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Climate change and sustainability are high on the agenda of insurers. Not only through the focus on climate change and the prevention of climate damage due to an increase in weather extremes, but also through the implementation of a responsible and sustainable investment policy.

Climate: damage burden increases

Insurers have noticed that the climate is changing for several years. Insurers are seriously concerned about the future expected climate damage from rising sea levels, increases in drought and more extreme showers. These weather extremes are the biggest climate risks for the Netherlands. The Association advocates a strong national and international climate policy.

Joint tasking between companies, governments and investors

Companies, governments and investors are jointly faced with the task of slowing down climate change by carrying out their activities in a sustainable and future-proof manner. This includes a strong and predictable climate policy, so that people know where they stand in good time. This also includes painful political choices such as excluding areas such as floodplains for buildings. And also think of a good compensation process in case of damage caused by flooding. Together with the government, the Association is happy to take the right steps for an optimally functioning compensation system.


Extreme weather is already causing more and more damage to, for example, houses, commercial buildings and vehicles. The Dutch Association is investigating how insurers and society can respond as well as possible to the changing climate. In order to keep insuring climate damage affordable and insurable, non-life insurers are working on prevention. After all, you do not have to repair damage that does not occur and that saves a lot of suffering, time and money.

Read more about climate and insurance

Responsible investment policy

But it is also reflected in large(er) matters such as the investment policy: the members of the Association represent an invested capital of more than 400 billion. Through the ICSR covenant, the insurance sector is working to further improve the entire responsible investment policy. This presents challenges, such as encouraging companies to reduce CO2, obtaining data on CO2 emissions, active shareholdership and exclusion policy and setting their own reduction targets. In addition, every insurer tries to contribute, whereby of course more is expected of large investors.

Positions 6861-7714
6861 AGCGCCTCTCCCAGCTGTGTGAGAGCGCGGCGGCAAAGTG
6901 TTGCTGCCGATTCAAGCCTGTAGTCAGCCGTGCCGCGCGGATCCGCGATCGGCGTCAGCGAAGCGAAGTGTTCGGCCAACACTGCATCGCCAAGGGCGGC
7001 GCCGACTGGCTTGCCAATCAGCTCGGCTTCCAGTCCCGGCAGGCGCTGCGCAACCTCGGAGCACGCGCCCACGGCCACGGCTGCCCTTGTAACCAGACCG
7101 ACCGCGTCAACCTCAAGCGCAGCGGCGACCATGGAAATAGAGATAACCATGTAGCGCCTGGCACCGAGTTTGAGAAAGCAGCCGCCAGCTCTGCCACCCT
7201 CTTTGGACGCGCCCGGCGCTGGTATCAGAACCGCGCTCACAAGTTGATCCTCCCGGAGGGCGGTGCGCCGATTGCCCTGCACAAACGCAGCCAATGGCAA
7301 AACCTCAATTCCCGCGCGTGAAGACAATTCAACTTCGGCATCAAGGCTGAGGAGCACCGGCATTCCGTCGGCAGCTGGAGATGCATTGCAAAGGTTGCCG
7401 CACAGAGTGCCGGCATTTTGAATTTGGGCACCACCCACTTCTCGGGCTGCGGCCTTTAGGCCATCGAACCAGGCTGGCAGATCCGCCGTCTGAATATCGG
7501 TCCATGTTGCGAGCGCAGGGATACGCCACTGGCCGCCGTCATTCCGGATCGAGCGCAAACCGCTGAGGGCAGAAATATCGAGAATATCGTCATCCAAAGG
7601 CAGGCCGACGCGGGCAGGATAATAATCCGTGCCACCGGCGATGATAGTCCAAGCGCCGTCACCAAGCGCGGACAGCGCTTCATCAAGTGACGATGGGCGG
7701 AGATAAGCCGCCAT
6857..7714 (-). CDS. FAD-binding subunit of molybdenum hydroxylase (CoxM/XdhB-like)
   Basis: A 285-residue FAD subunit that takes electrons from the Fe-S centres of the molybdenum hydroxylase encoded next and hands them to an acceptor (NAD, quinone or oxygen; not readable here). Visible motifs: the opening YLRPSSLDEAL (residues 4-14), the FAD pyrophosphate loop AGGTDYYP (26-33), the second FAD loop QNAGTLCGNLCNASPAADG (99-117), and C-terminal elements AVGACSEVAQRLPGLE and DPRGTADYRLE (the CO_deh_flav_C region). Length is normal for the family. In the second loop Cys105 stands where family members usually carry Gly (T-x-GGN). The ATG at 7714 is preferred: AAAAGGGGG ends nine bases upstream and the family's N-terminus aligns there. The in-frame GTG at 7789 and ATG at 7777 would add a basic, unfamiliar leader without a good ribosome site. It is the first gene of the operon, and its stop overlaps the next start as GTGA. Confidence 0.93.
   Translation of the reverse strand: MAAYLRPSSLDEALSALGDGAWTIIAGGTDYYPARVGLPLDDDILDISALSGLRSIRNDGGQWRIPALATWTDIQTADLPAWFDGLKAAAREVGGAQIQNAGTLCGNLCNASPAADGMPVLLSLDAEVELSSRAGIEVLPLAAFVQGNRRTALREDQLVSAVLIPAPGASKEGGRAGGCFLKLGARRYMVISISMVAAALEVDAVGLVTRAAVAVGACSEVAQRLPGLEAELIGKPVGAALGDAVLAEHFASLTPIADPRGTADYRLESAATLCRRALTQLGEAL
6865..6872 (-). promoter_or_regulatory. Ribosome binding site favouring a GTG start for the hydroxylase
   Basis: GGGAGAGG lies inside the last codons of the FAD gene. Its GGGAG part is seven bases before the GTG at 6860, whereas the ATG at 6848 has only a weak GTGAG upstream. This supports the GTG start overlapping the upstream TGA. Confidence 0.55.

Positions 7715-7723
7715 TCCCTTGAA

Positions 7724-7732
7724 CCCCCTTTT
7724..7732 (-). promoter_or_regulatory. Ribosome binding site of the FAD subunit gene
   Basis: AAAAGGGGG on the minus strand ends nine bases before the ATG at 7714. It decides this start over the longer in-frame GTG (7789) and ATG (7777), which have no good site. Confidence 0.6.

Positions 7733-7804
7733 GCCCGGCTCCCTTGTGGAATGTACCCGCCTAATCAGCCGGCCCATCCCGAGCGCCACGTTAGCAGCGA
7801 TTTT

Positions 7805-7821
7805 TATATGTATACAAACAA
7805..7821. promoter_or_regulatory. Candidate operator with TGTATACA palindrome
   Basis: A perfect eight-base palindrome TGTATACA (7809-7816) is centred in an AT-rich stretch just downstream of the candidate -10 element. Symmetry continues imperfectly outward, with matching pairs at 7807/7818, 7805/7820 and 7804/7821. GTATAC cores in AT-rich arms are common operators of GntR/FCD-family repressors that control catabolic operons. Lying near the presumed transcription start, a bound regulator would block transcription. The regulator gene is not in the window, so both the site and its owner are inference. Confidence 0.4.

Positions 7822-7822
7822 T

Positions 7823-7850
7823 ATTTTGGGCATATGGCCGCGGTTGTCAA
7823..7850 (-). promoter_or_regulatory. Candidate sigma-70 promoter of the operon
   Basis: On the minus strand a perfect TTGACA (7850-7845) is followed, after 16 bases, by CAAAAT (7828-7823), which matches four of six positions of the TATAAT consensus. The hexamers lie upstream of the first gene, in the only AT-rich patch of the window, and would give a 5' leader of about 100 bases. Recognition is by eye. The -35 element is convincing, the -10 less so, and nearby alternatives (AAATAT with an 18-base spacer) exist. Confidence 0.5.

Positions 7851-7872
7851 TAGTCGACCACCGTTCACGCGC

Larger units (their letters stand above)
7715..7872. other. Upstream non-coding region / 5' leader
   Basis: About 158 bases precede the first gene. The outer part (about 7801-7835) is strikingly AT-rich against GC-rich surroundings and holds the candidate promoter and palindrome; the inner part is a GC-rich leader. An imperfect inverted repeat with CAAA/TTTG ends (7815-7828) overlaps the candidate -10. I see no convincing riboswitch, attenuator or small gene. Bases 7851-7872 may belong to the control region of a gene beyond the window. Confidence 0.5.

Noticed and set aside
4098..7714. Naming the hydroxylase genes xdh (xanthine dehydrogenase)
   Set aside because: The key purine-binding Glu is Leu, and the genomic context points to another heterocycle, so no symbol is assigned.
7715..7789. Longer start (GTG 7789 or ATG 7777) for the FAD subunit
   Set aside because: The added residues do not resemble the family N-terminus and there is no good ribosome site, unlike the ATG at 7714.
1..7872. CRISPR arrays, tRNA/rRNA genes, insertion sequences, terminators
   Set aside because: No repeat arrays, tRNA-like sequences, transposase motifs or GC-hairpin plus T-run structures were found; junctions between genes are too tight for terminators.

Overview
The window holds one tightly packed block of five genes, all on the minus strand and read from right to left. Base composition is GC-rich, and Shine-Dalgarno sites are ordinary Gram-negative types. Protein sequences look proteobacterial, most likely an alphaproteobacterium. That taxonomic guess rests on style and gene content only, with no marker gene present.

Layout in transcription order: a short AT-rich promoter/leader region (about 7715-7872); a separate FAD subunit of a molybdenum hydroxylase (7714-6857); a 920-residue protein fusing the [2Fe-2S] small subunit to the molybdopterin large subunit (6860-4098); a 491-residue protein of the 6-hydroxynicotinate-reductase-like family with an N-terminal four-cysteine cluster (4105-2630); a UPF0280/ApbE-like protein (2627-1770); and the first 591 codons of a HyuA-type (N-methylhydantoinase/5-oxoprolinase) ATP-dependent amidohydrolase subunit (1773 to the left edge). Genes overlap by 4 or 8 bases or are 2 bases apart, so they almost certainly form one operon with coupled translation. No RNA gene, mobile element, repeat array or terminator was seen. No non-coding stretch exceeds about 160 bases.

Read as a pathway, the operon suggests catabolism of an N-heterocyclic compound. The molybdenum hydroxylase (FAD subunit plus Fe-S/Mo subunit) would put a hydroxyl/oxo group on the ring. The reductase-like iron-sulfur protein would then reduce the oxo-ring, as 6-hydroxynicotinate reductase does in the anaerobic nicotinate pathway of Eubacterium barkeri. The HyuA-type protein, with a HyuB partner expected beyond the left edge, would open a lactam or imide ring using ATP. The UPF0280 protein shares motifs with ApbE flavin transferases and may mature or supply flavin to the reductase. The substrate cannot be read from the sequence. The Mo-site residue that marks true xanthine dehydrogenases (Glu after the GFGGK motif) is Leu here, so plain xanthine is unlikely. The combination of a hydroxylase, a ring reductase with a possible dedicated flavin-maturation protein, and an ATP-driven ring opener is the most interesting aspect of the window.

Reducing CO2 emissions

The task of reducing harmful CO2 emissions in accordance with the Paris Agreement is enormous. The Dutch insurance sector is committed to contribute to this, among other things through its commitment to the Climate Agreement. In the past year, most institutions have mapped out the CO2 footprint of their investments. In 2022, insurers will start concrete action plans to reduce the CO2 impact of their investments in order to boost the Dutch climate agreement.

Safe energy transition

Insurers know better than anyone that climate change is the biggest threat to our current society. Co2 emissions must be reduced in a short period of time. This results in a proliferation of activities, in which often not enough thought has been given to (fire) safety. Insurers therefore advocate the introduction of safe and uniform standards, which should preferably be enshrined in law.

That's not to say the sector doesn't support the sustainability transition. On the contrary, the financial sector in general and insurers in particular have signed the commitment to the Climate Agreement from their role as large institutional investors. They see the need for sustainability, through climate- and weather-related damage. In addition, insurers would like to keep risks insurable and prevent as much as possible that individuals or companies that have to or want to insure themselves cannot (sufficiently) do so. The sector is therefore increasingly helping its customers to make the transition possible. Think of solar panels instead of asbestos, projects with green homes and pilots with hydrogen.

Youth and innovation

The annual youth innovation programme (JIP) of the Dutch Association of Insurers aims to develop sustainable, innovative ideas for the entire insurance sector in 2021.

Last changed on: 3/15/2022